And of course, people have such busy lives these days.

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This Really Does Have to Stop

First of all, let me say that I have not read Fifty Shades of Grey. This is not a review of the book, nor a comment on its content or literary merit. Unlike many out there who seem to feel qualified to review something they have not read, I will not be giving my opinion.

This book is a phenomenon of the digital age. It is the fastest selling book of all time. But, this has to be put in context. When Harry Potter first came out there was no such thing as an eBook. People had to queue outside Waterstones or Barnes and Noble at midnight to get the next book in the series. Now, it’s available at the touch of a button, so although Ms James has achieved a remarkable feat, it is impossible to compare it to any other best seller in the past.

But it is still a remarkable feat.

This book has received a lot of attention, for various reasons. The biggest one has to be the sexual content. This has polarised opinion, with as many on the side of ‘I won’t be reading that filth’ as there are on the ‘Is it as good as they say it is?’ side. I know a few women who have read the books, some of whom say they enjoyed the sex parts, others who said they weren’t that good, others who felt it was too graphic and skipped over those bits.

But they all said they enjoyed the books, particularly the romance.

These people are all readers, who have no knowledge of writing techniques and the do’s and don’t’s; they just know what they like, and this was it.

But the sad thing is that so many self-published and independently published authors are screaming from the roof-tops about what a travesty it is that someone with, in their view, no talent whatsoever has managed to manipulate the public into buying what is clearly a pile of rubbish that, as I read just today, would be better off cut up into pieces and hung on a string in the toilet.

Also, apparently, and I have no knowledge of this myself, so I can only assume they are correct, this is a direct rip-off of  Twilight. Really, is this the first time someone has taken another person’s work and used it for their own benefit? West Side Story anyone? And of course, the play that is based on was taken from an older Italian story.

Of course, I am not suggesting that either 50 Shades or Twilight are in the same literary category as Romeo and Juliet or West Side Story, I am just using them as an example. Added to which, the only person who should be concerned about it is Stephanie Meyer, and from the interview she gave to MTV earlier in the year, she has no problem at all with the books. She said she fully supports Ms James.

What really saddens me about all of this is that so many indie authors are complaining so loudly. ‘Why is she making so much money from such trash when my writing is so much better than hers?’ ‘How dare she be so successful when I am clearly more talented than her.’ ‘Her writing is so bad, as is the spelling and grammar.’

Well, I have read the opening chapter of this book, and also of some of the people who are shouting the loudest. You know what? In most cases her writing is better, as is her sentence structure. There are some bad books out there, all of them self-published and most of them undeserving of any success.

And I am willing to accept that people will feel the same about my book. Not everyone will like it, just as not everyone will like 50 Shades.

But, if by some miracle one of those books I have chosen to check out turns into a best seller, will I ridicule the author? No, just as I will not ridicule EL James. She has achieved what we all want, and we should be celebrating her success, not vilifying her. I will gladly applaud any self-published author that goes on to bigger and better things.

All these authors are doing is showing how mean-spirited and envious they are. In the majority of cases it is nothing more than sour grapes, and paints all independent authors in a very bad light.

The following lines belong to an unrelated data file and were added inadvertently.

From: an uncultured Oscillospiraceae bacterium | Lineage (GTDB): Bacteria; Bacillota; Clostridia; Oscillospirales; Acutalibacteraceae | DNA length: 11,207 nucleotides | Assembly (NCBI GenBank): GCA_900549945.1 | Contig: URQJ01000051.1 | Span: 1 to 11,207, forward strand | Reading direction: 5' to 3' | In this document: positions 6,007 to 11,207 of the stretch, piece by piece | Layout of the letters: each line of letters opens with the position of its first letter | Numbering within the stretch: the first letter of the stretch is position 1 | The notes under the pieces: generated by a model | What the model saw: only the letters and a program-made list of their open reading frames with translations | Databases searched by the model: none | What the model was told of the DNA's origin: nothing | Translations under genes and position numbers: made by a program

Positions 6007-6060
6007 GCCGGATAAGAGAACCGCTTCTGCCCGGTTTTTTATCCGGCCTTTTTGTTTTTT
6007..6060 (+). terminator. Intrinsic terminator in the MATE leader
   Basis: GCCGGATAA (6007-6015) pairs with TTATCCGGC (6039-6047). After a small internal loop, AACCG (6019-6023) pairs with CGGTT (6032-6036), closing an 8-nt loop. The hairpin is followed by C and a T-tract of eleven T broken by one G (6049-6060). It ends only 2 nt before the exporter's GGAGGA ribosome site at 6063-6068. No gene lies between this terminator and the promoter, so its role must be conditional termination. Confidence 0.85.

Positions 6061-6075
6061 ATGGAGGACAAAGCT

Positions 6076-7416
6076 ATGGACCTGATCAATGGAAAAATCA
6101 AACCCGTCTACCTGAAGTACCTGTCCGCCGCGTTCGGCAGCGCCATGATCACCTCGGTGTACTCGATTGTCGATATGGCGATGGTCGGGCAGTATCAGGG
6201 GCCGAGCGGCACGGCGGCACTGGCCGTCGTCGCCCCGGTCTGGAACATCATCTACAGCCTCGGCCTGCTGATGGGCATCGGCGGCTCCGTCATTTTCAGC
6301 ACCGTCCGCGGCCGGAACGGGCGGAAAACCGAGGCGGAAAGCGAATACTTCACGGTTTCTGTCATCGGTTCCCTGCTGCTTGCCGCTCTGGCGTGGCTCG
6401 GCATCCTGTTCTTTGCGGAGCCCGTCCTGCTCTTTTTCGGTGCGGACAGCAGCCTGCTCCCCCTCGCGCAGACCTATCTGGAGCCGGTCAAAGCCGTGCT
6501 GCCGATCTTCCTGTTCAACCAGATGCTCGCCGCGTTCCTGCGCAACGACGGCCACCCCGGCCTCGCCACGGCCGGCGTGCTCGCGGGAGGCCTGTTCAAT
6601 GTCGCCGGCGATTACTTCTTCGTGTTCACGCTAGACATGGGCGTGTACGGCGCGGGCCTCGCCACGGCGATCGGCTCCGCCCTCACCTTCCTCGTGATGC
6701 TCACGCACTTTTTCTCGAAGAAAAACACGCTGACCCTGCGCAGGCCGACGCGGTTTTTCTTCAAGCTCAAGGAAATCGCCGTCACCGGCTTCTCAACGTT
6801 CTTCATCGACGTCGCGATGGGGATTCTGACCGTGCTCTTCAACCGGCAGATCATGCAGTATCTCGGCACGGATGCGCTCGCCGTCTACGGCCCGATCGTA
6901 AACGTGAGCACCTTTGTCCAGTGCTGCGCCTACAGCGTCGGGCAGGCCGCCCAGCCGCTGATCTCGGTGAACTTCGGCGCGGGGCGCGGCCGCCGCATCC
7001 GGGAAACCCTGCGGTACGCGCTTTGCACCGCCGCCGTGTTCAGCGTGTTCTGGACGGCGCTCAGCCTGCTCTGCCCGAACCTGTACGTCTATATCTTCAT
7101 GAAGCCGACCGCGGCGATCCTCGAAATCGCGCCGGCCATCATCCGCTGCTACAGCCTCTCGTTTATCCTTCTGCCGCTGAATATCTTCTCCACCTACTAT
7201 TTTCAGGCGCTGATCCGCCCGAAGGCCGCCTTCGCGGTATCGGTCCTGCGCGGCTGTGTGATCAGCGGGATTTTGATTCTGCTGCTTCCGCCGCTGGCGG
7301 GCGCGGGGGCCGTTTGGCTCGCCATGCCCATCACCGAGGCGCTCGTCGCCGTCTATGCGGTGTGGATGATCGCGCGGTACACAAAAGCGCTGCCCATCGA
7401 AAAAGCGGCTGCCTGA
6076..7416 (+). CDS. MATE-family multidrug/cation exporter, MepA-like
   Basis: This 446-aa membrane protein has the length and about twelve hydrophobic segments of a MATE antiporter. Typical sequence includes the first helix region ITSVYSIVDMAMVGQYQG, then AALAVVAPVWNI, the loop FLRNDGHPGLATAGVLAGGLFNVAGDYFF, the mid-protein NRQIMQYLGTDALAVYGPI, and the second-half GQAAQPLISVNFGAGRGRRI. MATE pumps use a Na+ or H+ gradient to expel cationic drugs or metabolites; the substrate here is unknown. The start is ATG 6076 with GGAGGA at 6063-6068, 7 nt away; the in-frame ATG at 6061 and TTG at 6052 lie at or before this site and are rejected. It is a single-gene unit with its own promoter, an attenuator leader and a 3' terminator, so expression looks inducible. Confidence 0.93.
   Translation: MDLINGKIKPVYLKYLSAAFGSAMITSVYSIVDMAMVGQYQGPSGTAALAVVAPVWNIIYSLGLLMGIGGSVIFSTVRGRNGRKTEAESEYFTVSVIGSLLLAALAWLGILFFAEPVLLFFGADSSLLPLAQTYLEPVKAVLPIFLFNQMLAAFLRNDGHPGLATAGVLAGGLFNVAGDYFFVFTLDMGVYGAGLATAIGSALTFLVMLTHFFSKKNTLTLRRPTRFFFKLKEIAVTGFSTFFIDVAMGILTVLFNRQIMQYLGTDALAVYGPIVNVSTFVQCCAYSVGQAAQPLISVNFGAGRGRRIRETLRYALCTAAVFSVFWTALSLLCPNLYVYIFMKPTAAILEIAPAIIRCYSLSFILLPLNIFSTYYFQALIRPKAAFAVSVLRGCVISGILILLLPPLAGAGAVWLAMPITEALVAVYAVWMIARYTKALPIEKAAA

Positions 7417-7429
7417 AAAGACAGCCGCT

I for one salute her. And I am ashamed for all the haters who would have her books turned into toilet paper

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Don’t be scared of poor reviews

A few weeks ago I placed an offer on Librarything for a free copy of Have a Nice Weekend, asking if the recipients could post a review if they so wished. Around 150 people requested a copy, and shortly after it ended reviews started to come in. They were mixed, ranging from four stars down to one. I had always known that a one star would happen sooner or later, but when three came in in quick succession, I was a little surprised.

Now, I had always been told not to respond to poor reviews, as this could make the situation worse. Then last week I read a blog from an author who said she always responds to poor reviews, and in many cases she was able to convert them into three, four or even five stars. So, I thought what the Hell, I’ll respond to one of them.

I should point out now that it was not my intention then, nor is it now, to get the review changed. The reviewer gave her opinion, and that is her right. I am not interested in changing that, nor getting a review that is not honest and heartfelt.

So, I merely commented on her blog, thanked her and picked up on the one point where we agreed – we both like Steely Dan. It also turns out that we both like Radiohead. I haven’t asked her about Willie Nelson yet.

We are now following each others blogs, and who knows, maybe we will even be friends on Goodreads or FB one day. I have read through some of her other reviews, and they are all well thought out and constructive. The fact that she didn’t like my book has no bearing on how I feel about the rest of her reviews. I will even be sharing some that are of interest.

Since her review, I have had two more which were four star, one of which described the book as ‘a little gem’. The other one was titled ‘A Refreshing Change’. The first was from the Librarything giveaway, the other was from a buyer on Amazon UK.

It might also be worth pointing out that my mother does not like my book, and my CEO couldn’t read it because he found it too depressing. Even my friends and family are divided. But all the reviews, positive and negative are genuine.

So, what is my point here? I’m not sure, really. Maybe it’s to say that one star reviews are not personal, and should not be taken as such. Maybe it’s to say don’t be scared of your reviewers – you’re both human, and have different likes and dislikes.

But what I would definitely say is, thank you, Susan.

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Here we are (again)

Hey, look. Yet another blog. One I’m sure no one will read, but still: it gives me something to do.

I think this is the fourth blog I have created, each one having died before. I really must make sure I keep this one going.